Posts Tagged CNC

Kenmore Vacuum Cleaner Tool Adapters

After donating the neversufficiently-to-be-damned Samsung vacuum cleaner (and all its remaining bags & doodads) to a nonprofit’s tag sale, we picked up a Sears Kenmore Progressive vacuum cleaner that seemed to be the least awful of the current offerings. Unlike all previous vacuum cleaners, its tools & doodads have complex plastic fittings with latches and keyways and all manner of gimcrackery. The designers seem to have hands and legs of far-above-average size, but that’s another rant.

All this came to a head when I attempted to vacuum the fuzz out of the refrigerator’s evaporator coils, because the long snout that reaches the back of the refrigerator doesn’t fit the aperture in the giant handle.

Well, at least I can fix that

The first step involved modeling the plastic fitting that snaps into the handle:

Kenmore Male Fitting - Solid model

Kenmore Male Fitting – Solid model

The latch on the handle snaps into an opening that took some tinkering to reproduce. Stand back, I’m going to use trigonometry:

            translate([0,-11.5/2,23.0 - 5.0])                                    // latch opening
                cube(Latch);
                
            translate([OEMTube[ID1]/2 + EntryHeight/tan(90-EntryAngle),0,0])    // latch ramp
                translate([(Latch[1]/cos(180/EntrySides))*cos(EntryAngle)/2,0,(Latch[1]/cos(180/EntrySides))*sin(EntryAngle)/2])
                    rotate([0,-EntryAngle,0])
                        intersection() {
                            rotate(180/EntrySides)
                                PolyCyl(Latch[1],Latch[0],EntrySides);
                            translate([-(2*Latch[0])/2,0,-Protrusion])
                                cube(2*Latch[0],center=true);
                        }

Which spits out two suitable shapes with the proper positions and alignments:

Kenmore Male Fitting - Latch detail - Solid model

Kenmore Male Fitting – Latch detail – Solid model

The magic wand for the refrigerator originally slid into the Samsung’s metal pipe, so I put a slightly tapered cylinder inside a somewhat more tapered exterior (which seems chunky enough to withstand my flailing around under the refrigerator), then topped it off with the male fitting:

Refrigerator Coil Wand Adapter

Refrigerator Coil Wand Adapter

The Kenmore crevice tool snaps under the gargantuan plastic handle, which limits it to being 6.5 inches long, totally unable to reach into any of the nontrivial crevices around here, and in the way when it’s not being used. Some rummaging turned up a longer crevice tool from the Electrolux That Came With The House™, an old-school tool that slipped over its pipe. Modeling a straight cylinder inside a tapered cylinder that fits the tool didn’t take long:

Crevice Tool Adapter

Crevice Tool Adapter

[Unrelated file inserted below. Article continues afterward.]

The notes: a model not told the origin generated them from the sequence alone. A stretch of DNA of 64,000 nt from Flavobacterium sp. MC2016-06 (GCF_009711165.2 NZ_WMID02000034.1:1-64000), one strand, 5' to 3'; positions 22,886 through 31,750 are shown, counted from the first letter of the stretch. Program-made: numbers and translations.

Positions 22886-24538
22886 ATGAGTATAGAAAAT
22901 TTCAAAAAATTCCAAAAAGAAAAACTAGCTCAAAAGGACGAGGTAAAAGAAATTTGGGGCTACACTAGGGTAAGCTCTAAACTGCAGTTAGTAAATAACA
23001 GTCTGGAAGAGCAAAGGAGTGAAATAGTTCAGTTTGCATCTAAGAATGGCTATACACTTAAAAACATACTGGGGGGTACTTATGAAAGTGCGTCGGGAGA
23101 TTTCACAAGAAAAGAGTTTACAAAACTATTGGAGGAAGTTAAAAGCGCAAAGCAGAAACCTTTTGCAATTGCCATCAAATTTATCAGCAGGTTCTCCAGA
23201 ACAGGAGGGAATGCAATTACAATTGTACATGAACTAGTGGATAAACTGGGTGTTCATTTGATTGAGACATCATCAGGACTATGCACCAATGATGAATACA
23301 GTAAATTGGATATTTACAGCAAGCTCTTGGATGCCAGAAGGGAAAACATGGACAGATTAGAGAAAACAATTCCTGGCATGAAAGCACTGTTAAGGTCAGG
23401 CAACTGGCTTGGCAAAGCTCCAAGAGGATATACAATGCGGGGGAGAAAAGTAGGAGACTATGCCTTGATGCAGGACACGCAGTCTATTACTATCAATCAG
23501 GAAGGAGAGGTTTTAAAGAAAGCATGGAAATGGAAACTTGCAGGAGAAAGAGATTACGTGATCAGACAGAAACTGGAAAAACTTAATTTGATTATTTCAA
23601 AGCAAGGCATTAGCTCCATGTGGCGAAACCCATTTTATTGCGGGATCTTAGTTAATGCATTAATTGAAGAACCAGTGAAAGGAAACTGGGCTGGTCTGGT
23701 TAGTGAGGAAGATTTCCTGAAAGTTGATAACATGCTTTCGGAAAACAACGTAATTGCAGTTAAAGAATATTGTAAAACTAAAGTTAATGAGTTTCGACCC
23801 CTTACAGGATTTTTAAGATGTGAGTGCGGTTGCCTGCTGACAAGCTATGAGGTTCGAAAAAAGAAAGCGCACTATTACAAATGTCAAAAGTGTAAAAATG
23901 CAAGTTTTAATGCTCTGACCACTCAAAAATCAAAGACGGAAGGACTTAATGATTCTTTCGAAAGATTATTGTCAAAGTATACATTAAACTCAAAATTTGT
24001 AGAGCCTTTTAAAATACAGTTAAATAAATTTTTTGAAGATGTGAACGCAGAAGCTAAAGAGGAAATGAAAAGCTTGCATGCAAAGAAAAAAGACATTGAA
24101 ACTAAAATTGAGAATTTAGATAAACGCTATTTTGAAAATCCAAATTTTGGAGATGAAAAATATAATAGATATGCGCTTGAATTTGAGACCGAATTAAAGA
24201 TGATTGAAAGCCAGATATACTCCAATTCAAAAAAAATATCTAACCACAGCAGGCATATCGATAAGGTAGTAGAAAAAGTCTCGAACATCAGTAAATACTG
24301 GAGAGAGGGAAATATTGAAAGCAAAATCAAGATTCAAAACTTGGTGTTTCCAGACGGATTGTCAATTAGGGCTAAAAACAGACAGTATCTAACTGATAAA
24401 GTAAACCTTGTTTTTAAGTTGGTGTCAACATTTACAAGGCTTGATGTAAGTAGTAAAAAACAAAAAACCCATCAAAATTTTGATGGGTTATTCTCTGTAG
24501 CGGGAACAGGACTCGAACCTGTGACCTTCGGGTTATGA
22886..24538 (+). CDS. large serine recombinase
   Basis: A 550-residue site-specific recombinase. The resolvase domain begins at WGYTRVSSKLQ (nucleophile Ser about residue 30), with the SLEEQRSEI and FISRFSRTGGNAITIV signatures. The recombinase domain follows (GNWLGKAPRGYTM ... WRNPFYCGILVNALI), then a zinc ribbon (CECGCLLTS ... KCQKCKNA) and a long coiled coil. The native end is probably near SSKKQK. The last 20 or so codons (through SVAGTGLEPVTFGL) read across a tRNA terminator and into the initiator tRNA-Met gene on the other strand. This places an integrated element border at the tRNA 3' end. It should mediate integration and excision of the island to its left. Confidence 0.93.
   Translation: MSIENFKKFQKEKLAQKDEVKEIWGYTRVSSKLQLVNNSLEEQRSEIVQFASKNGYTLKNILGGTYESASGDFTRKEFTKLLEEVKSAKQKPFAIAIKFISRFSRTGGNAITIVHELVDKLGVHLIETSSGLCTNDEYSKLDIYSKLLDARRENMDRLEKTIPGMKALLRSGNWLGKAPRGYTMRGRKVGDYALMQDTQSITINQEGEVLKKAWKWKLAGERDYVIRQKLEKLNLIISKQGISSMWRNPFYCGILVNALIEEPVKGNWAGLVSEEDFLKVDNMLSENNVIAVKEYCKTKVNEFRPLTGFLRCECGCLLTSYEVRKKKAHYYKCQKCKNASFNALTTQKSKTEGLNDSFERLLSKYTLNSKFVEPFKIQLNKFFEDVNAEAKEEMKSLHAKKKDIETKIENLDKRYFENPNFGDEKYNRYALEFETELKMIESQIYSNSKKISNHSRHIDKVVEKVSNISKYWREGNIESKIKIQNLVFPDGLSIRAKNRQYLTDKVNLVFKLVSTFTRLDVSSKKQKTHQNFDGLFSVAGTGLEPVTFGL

Flushed with success, I found a smaller floor brush than the new Kenmore, with dimensions similar to the Electrolux snout, so another module appeared:

Floor Brush Adapter

Floor Brush Adapter

All of them build with the latch end upward to avoid needing support structure, with a 5 mm brim for good platform adhesion:

Floor Brush Adapter - Slic3r preview

Floor Brush Adapter – Slic3r preview

I printed them during the PDS Mini Maker Faire as examples of Useful Things You Can Do With a 3D Printer:

Kenmore Vacuum Cleaner - Tool Adapters

Kenmore Vacuum Cleaner – Tool Adapters

As I pointed out to nearly everybody, the Big Lie about 3D printing is that you’ll just download somebody else’s model to solve your problem. In general, that won’t work, because nobody else has your problem; if you can’t do solid modeling, there’s no point in you having a 3D printer. There’s also no point in going to Kinko’s to get a standardized 3D printed doodad, because you can just order a better-looking injection-molded part directly from Sears (or an aftermarket source) and be done with it.

I loves me some good OpenSCAD action on my Makergear M2, though…

The OpenSCAD source code:

// Kenmore vacuum cleaner nozzle adapters
// Ed Nisley KE4ZNU November 2015

// Layout options

Layout = "CreviceTool";        // MaleFitting CoilWand FloorBrush CreviceTool

//- Extrusion parameters must match reality!
//  Print with +1 shells and 3 solid layers

ThreadThick = 0.25;
ThreadWidth = 0.40;

HoleWindage = 0.2;

function IntegerMultiple(Size,Unit) = Unit * ceil(Size / Unit);

Protrusion = 0.1;           // make holes end cleanly

//----------------------
// Dimensions

ID1 = 0;                                                // for tapered tubes
ID2 = 1;
OD1 = 2;
OD2 = 3;
LENGTH = 4;

OEMTube = [35.0,35.0,41.7,40.5,30.0];                    // main fitting tube
EndStop = [OEMTube[ID1],OEMTube[ID2],47.5,47.5,6.5];    // flange at end of main tube

FittingOAL = OEMTube[LENGTH] + EndStop[LENGTH];

$fn = 12*4;

//----------------------
// Useful routines

module PolyCyl(Dia,Height,ForceSides=0) {           // based on nophead's polyholes

Sides = (ForceSides != 0) ? ForceSides : (ceil(Dia) + 2);

FixDia = Dia / cos(180/Sides);

cylinder(r=(FixDia + HoleWindage)/2,
         h=Height,
         $fn=Sides);
}


//-------------------